Skip to main content

Fasted Cardio


What is fasted cardio?

Buzz words and trendy jargon are common place in the fitness industry. One of the latest phrases banded around is ‘fasted cardio’. But what is fasted cardio? Is it something that you should add to your training? What are the benefits? These questions and others have been put to our ambassador and personal trainer, Dan Lambert, who provides all the answers.

Fasted cardio is a term used for a protocol where cardiovascular training is performed in a fasted state of more than 6-hours, usually first thing in the morning.

Although this method has been utilised by bodybuilders for decades, fasted cardio is relatively new to the mainstream, with some advocates believing that performing exercise in a fasted state better utilises body fat as a fuel and therefore is a more efficient way to lose body fat than traditional training.

However, although there is a scientific theory behind this method, there is very little evidence to show that performing exercise in a fasted state burns more body fat than performing exercise after a meal.

Looking beyond the theory

Studies comparing the amount of body fat burned in fasted participants and fed participants have delivered confusing results, usually contradicting each other and supporting the opposing theory that whether fed or fasted, our body will utilise both stored carbohydrates and stored body fat and it does not matter when we eat - it’s more of a question of personal preference and at what intensity are we training. Some people prefer to work out on an empty stomach, and some people do not like to feel their tummy rumble while they are training!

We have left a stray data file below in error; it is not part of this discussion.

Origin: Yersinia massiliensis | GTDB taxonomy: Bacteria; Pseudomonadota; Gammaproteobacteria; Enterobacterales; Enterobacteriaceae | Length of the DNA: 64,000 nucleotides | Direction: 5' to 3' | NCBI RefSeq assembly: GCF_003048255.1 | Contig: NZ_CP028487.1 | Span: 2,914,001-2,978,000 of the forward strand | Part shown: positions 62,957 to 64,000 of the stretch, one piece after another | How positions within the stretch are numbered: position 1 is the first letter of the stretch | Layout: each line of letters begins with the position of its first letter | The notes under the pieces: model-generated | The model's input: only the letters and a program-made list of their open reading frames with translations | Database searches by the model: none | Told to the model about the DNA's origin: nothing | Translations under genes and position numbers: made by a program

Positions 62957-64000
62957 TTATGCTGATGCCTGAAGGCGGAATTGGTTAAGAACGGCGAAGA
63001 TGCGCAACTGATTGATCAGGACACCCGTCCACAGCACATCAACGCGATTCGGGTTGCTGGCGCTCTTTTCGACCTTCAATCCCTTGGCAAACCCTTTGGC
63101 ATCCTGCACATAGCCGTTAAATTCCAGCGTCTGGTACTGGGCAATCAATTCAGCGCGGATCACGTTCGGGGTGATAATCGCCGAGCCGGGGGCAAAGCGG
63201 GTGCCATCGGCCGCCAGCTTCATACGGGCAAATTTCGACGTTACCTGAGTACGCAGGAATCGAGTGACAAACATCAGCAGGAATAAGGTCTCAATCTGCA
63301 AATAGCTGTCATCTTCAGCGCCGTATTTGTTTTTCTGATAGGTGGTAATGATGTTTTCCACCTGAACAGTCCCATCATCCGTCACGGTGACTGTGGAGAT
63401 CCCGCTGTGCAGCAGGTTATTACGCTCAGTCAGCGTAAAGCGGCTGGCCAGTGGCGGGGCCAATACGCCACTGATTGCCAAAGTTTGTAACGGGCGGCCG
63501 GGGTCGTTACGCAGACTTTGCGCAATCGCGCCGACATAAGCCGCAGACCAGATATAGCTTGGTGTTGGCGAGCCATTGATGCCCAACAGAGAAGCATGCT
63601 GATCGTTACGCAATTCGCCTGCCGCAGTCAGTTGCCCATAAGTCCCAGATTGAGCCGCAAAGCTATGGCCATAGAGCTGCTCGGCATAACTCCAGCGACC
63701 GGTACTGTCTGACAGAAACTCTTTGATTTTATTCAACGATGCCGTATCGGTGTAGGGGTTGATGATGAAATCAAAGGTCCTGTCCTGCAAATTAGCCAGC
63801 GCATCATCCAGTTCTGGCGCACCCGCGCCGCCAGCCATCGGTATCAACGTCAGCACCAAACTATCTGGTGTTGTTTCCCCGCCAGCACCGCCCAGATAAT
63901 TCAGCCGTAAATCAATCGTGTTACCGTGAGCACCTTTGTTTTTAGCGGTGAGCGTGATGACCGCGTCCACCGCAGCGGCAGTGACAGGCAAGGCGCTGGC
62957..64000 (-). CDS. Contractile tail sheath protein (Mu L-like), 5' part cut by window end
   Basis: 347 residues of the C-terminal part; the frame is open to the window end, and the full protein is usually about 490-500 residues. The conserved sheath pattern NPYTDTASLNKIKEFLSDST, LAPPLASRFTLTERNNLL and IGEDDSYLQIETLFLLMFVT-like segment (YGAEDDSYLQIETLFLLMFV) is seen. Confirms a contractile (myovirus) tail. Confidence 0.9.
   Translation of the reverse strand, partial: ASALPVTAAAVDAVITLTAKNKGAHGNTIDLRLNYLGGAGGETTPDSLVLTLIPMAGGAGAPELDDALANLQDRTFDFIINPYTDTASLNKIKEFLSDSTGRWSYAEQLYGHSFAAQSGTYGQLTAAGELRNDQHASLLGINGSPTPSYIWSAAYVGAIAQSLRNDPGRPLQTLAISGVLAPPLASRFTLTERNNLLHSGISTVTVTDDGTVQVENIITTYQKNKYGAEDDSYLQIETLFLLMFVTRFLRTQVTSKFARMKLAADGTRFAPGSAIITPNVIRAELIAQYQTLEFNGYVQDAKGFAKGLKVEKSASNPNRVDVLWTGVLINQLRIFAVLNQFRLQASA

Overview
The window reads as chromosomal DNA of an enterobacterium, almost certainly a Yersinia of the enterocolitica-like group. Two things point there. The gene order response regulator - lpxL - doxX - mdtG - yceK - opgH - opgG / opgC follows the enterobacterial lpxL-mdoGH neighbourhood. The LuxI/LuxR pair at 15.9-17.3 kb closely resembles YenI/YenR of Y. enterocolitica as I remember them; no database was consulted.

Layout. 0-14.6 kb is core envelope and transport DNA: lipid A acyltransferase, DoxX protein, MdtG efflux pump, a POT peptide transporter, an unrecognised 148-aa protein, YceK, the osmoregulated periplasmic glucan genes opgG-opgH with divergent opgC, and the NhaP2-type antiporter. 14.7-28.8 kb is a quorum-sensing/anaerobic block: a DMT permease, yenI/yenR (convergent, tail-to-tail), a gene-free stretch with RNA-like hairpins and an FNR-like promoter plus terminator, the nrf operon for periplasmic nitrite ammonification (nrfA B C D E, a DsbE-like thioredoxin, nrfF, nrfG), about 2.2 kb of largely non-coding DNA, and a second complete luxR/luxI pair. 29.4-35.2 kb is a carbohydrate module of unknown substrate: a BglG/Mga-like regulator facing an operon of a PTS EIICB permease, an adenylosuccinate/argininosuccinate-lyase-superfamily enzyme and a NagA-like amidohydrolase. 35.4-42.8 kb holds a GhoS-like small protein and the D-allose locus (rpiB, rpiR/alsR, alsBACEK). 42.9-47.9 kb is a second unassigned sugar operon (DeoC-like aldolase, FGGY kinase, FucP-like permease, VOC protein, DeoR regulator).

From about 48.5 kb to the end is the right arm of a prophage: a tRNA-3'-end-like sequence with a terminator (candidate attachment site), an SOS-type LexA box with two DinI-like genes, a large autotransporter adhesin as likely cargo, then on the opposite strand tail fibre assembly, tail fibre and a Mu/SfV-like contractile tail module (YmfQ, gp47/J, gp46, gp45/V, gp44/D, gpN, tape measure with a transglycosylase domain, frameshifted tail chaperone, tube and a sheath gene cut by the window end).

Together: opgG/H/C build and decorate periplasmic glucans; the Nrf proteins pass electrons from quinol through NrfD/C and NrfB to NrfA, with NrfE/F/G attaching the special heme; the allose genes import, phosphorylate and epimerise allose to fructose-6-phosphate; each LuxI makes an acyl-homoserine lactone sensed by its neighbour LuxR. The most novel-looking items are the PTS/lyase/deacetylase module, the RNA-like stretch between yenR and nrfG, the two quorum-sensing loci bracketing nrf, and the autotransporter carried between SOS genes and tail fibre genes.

One good, one bad

One positive of fasted cardio is that it is usually performed at a light intensity and can be a rather pleasant form of exercise. Most participants walk or cycle at a comfortable pace while watching the tv, listening to a podcast or chatting to a friend for an hour, however this can also be very time consuming!

A negative of fasted cardio is that it may not provide an adequate source of energy for higher intensity training, such as HIIT or weight training. This is mostly personal preference, although some people may find they do not have the strength or strength endurance to complete a harder form of training under a fasted state, without adequate muscle glycogen stores. .

Why not give it a try and see for yourself.